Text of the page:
Law firm leaders and a prominent legal writer will join ABA President Patricia Lee Refo on July 29 at 1 p.m. EDT to discuss the current debate among lawyers on whether and how to return to the office after the pandemic. The one-hour online webinar will coincide with the release of the “2021 ABA Profile of the Legal Profession,” an annual compilation of statistics and trends among lawyers, judges and law students. New to the report this year is a chapter on how the pandemic has affected lawyers. In addition to Refo, the panel will include: CNN legal analyst Joey Jackson, Above the Law founder David Lat, Chicago lawyer Patricia Brown Holmes and St. Louis lawyer J.Y. Miller, who manages Husch Blackwell’s virtual law team. Register here. For more information contact Marc Davis, 202-662-1773.

Posted by: Stacey Shrader Joslin on Jul 23, 2021

Tennessee Attorney General Attorney General Herbert H. Slatery III has joined a coalition of 26 other state attorneys general to file an amicus brief in the first Second Amendment case to go before the U.S. Supreme Court in over a decade, Yahoo! News reports. The group, led by Arizona Attorney General Mark Brnovich and Missouri Attorney General Eric Schmitt, is supporting a challenge to concealed carry laws in New York state. Those opposing the law argue that law-abiding New York residents were denied firearm permits even after demonstrating a need for one. Read more about the case and track its progress on SCOTUSblog.com.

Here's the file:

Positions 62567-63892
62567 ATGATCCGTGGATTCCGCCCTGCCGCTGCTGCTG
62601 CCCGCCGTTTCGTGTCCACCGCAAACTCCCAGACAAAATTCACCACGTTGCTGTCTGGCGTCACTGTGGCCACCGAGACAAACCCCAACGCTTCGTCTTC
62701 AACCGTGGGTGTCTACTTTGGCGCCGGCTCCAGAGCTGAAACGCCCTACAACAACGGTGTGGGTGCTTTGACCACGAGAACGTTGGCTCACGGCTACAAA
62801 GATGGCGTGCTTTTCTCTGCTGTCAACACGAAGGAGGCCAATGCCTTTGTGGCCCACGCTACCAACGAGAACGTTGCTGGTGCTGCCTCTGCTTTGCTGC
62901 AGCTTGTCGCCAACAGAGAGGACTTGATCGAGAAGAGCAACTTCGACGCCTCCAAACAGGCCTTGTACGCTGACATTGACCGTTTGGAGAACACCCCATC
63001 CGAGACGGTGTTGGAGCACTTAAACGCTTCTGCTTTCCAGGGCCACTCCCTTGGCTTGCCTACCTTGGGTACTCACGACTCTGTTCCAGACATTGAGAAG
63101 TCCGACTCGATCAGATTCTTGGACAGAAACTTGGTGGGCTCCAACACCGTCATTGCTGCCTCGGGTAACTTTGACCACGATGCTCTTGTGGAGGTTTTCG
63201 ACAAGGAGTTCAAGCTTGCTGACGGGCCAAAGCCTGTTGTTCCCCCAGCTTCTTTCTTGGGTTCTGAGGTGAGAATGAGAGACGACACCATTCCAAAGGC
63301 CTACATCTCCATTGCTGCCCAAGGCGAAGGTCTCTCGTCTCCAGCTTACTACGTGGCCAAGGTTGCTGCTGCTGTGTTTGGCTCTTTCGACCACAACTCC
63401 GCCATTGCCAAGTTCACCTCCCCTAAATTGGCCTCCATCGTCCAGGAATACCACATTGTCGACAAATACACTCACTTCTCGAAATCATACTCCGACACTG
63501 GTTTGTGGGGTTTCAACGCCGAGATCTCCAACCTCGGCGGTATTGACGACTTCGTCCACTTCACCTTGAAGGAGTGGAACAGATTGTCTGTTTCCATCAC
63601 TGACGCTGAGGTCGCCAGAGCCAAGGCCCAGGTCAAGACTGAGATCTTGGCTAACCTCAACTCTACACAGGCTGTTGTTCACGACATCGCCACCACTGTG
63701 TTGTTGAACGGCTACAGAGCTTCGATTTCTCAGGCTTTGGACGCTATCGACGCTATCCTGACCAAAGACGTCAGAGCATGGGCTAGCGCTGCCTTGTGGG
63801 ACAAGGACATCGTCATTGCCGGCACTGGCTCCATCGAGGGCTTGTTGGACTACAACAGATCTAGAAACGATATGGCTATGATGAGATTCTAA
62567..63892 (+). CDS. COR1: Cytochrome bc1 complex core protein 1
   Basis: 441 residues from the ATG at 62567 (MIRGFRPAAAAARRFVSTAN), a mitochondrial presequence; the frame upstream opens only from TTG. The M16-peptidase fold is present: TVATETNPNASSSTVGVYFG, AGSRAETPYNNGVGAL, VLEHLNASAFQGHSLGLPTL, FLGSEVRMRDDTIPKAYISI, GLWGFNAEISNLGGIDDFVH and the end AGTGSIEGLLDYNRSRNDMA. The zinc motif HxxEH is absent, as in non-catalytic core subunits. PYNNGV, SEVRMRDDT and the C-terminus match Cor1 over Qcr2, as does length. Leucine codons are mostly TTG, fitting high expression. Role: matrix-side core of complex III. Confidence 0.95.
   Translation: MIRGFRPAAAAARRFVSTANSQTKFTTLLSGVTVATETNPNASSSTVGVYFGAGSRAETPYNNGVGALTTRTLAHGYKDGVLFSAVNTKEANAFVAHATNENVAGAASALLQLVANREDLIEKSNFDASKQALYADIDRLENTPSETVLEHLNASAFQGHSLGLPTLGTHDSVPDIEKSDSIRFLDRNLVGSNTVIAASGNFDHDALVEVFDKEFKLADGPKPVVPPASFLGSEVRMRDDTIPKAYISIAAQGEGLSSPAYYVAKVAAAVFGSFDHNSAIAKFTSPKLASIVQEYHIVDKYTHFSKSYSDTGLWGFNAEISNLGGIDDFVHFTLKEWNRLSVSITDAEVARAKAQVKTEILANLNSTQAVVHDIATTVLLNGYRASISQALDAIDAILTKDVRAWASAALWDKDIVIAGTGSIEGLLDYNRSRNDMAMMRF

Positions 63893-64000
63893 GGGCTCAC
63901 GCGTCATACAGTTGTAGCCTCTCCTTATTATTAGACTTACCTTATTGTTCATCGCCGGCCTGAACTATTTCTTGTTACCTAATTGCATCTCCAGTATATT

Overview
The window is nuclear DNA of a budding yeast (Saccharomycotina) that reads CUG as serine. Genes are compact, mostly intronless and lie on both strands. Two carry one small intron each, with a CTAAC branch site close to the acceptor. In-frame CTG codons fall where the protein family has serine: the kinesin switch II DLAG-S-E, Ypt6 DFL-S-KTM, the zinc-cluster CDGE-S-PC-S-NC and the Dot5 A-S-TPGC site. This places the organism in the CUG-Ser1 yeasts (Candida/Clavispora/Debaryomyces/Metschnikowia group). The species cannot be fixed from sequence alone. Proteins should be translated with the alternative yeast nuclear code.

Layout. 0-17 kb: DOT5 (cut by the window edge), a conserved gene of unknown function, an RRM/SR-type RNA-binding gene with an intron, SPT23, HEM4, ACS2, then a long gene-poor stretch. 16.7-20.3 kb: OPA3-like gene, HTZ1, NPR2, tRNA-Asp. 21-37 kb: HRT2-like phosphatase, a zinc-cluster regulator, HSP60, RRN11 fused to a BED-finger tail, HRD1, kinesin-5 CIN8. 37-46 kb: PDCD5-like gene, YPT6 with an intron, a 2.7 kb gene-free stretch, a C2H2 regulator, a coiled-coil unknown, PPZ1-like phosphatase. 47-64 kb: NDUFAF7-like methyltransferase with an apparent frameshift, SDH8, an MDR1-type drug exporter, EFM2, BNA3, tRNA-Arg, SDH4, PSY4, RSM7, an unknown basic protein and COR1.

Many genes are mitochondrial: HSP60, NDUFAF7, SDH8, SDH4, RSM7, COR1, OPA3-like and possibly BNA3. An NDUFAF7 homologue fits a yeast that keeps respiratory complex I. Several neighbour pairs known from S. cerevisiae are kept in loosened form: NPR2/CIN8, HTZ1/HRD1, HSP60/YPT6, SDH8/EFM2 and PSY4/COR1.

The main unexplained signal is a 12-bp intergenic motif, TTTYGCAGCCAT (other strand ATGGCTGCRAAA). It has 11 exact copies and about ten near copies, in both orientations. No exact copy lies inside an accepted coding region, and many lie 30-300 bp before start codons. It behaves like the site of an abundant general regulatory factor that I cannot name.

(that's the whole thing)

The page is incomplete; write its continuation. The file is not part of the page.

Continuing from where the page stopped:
Posted by: Suzanne Craig Robertson on Jul 23, 2021

In his column in the July/August Tennessee Bar Journal, Wade Davies points out the discrepancies between what is on the books and what the practice is, when it comes to bail in Tennessee, and he lists practical issues to consider from existing statutes. This column, "Getting Clients Out of Jail: Bail Statutes Versus Reality," emphasizes that statutes are already in effect that, properly applied, should minimize unfair detention — but for various reasons, often don't.